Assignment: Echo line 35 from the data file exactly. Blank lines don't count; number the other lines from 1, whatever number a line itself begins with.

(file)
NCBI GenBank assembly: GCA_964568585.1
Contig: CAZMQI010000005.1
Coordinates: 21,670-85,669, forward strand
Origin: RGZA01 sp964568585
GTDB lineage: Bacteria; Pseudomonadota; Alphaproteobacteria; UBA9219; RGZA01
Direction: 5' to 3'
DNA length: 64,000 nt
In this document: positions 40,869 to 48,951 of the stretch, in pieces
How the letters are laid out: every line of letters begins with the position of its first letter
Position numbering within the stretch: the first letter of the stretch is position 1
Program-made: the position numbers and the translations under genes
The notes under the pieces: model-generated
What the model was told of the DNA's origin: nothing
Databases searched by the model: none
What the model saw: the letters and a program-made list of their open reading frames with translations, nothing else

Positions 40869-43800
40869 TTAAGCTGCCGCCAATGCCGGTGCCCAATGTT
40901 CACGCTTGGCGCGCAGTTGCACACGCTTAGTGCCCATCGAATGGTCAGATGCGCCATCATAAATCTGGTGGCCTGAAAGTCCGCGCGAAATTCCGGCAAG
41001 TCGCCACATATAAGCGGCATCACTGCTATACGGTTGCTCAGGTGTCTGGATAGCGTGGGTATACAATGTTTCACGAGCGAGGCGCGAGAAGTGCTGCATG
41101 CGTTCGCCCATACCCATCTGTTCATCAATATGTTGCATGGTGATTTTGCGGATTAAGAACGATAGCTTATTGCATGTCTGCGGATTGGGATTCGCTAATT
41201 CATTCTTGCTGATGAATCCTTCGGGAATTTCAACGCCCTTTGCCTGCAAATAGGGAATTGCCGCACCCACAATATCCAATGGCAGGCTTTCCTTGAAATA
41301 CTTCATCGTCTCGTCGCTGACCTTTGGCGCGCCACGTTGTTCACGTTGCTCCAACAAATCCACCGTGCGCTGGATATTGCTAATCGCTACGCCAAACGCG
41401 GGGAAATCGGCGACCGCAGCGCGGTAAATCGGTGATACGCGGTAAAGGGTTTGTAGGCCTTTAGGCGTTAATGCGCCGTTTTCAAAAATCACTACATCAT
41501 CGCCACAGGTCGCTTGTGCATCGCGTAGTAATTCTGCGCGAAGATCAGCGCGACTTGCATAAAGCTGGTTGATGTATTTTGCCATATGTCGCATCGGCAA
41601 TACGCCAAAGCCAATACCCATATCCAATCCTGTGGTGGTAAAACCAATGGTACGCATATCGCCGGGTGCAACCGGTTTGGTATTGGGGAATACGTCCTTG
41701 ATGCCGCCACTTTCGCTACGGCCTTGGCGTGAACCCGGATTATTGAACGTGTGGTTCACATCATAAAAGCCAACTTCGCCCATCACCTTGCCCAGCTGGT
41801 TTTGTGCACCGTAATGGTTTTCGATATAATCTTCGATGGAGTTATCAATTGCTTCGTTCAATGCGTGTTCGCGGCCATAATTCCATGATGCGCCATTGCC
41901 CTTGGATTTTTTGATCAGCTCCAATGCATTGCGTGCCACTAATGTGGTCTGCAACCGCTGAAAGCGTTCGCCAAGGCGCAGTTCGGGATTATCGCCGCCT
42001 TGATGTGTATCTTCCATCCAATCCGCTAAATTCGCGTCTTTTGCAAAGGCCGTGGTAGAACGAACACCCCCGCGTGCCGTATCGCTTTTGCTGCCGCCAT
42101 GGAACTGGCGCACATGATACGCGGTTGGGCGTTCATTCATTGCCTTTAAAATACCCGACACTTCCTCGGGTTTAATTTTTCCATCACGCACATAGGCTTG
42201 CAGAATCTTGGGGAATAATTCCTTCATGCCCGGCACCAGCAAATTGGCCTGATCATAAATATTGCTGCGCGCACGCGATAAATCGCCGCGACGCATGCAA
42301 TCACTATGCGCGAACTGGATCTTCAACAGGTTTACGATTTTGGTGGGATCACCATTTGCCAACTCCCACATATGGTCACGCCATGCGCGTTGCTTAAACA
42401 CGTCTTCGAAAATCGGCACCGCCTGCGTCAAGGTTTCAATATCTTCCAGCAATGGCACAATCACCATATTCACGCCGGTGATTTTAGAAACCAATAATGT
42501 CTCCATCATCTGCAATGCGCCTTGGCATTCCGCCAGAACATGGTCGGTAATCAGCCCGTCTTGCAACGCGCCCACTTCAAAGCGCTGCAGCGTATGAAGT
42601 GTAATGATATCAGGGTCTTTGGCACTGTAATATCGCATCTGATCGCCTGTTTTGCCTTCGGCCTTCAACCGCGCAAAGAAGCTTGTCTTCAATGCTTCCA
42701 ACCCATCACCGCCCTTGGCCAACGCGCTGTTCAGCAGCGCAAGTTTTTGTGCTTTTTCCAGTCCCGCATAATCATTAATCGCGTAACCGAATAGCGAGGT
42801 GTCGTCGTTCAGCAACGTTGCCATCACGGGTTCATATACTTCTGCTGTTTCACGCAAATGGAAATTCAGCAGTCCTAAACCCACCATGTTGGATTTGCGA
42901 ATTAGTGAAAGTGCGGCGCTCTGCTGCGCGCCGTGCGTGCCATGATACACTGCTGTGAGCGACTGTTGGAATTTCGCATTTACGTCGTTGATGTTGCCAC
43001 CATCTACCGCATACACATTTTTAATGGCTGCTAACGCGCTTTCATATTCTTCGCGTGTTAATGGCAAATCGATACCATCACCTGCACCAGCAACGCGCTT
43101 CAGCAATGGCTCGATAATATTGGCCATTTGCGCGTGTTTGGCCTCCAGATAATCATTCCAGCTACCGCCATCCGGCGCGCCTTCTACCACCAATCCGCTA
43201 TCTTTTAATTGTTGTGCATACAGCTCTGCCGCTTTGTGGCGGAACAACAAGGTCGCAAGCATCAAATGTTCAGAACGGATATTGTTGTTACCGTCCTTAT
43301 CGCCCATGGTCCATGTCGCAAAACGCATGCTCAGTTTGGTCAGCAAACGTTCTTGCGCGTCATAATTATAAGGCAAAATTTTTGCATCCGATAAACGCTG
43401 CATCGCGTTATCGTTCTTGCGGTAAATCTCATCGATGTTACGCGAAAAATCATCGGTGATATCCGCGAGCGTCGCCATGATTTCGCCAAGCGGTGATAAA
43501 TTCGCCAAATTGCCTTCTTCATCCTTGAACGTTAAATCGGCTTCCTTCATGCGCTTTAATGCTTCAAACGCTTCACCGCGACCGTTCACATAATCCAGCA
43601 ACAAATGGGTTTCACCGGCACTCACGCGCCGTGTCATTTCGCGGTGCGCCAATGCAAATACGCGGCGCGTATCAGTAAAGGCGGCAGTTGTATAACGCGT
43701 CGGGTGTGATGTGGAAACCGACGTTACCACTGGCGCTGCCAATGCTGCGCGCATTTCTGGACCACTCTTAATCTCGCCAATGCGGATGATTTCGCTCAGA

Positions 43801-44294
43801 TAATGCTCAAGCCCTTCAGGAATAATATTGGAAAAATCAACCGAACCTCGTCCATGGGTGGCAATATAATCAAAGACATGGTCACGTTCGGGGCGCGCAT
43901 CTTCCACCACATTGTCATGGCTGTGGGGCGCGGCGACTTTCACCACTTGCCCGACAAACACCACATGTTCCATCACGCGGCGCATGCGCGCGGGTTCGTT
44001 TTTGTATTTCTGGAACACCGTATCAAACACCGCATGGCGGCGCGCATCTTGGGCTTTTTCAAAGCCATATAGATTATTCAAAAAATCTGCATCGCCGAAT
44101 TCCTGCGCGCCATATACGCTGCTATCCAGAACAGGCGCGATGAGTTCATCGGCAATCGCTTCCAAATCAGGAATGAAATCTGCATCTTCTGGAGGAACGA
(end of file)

42601 GTAATGATATCAGGGTCTTTGGCACTGTAATATCGCATCTGATCGCCTGTTTTGCCTTCGGCCTTCAACCGCGCAAAGAAGCTTGTCTTCAATGCTTCCA